A US judge ruled against Argentina and in favour of entities funded by Burford Capital on claims the South American nation failed to pay fair value to shareholders when it nationalised the gas and oil company YPF SA in 2012.
US District Judge Loretta Preska Friday ruled in favour of the Spanish companies Petersen Energia Inversora SAU and Petersen Energía SAU, which sued YPF and Argentina in 2015. While she granted a request by YPF to dismiss the claims, she determined that the Argentine government itself was liable, with damages to be resolved at trial.
The ruling increases the likelihood of a settlement over a case that has its roots in former president Cristina Fernández de Kirchner’s decision to nationalise YPF, the country’s largest and most emblematic energy company. At that time, Petersen, controlled by the Eskenazi family, owned 25 percent of YPF. Fernández de Kirchner is currently back in government as vice-president and remains a key political figure in the country.
While the judge didn’t set a figure for the compensation, Argentina would have to pay US$7 billion to US$19.8 billion, newspaper La Nación said on Friday, citing estimates provided by the funds. The country has been trying to rein in expenses to reduce its fiscal deficit under a US$44-billion deal with the International Monetary Fund.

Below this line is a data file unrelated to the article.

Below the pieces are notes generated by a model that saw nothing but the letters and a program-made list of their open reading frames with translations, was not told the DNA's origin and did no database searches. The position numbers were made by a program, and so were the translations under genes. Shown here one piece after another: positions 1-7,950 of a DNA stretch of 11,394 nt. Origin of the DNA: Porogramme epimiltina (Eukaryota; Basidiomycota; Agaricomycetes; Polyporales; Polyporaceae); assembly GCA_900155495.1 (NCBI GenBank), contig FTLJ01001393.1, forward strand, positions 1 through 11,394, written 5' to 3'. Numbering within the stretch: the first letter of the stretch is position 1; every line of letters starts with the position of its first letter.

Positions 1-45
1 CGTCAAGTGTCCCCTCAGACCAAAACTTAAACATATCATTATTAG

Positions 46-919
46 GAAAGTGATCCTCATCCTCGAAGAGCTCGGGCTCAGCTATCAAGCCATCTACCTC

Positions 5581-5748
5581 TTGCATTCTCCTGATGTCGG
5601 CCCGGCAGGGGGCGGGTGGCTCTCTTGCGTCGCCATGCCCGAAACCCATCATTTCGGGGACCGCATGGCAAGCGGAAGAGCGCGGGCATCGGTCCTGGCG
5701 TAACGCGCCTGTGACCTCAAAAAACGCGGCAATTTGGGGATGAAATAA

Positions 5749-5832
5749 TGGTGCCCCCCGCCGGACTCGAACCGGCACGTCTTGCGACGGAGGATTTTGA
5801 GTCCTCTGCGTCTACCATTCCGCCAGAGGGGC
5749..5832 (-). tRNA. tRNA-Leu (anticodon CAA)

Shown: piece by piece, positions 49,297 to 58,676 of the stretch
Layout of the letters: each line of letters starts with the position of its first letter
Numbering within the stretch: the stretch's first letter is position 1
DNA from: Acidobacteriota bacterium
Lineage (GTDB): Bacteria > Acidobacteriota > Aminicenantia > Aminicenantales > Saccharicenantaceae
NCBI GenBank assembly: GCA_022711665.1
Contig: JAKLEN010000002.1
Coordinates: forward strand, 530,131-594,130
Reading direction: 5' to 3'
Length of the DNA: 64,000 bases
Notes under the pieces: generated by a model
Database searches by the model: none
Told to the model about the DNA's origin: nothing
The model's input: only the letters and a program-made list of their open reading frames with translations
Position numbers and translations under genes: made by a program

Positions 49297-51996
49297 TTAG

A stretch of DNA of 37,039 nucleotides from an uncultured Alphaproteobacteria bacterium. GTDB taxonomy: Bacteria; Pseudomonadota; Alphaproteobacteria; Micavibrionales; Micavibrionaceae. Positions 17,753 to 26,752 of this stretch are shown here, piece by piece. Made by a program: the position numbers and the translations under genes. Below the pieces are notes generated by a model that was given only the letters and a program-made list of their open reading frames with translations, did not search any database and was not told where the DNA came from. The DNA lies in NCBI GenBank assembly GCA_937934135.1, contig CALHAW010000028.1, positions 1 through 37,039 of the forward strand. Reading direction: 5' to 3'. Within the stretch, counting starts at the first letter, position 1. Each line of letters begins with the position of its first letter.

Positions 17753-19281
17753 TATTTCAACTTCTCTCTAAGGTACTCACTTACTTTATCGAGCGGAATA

Burford’s New York-listed shares soared as much as 59 percent, an intra-day record, after the news. The London-listed shares were up 30 percent prior to being suspended. YPF’s US-listed shares dropped 1.8 percent.
“This look like a very substantial victory for Burford,” said Julian Roberts, an analyst at Jefferies, in a note. A settlement is possible, and the judge appears to mostly agree with Burford’s view on how to calculate damages, said Roberts, who advises buying the fund’s shares.
A lawyer representing Argentina in the case didn’t immediately respond to a request for comment. An Argentina government spokesman in Buenos Aires also didn’t respond to a request for comment.
The case is Petersen Energia Inversora, S.A.U. v. Argentine Republic, S.D.N.Y., 1:15-cv-02739, 3/31/23
by Bob Van Voris, Bloomberg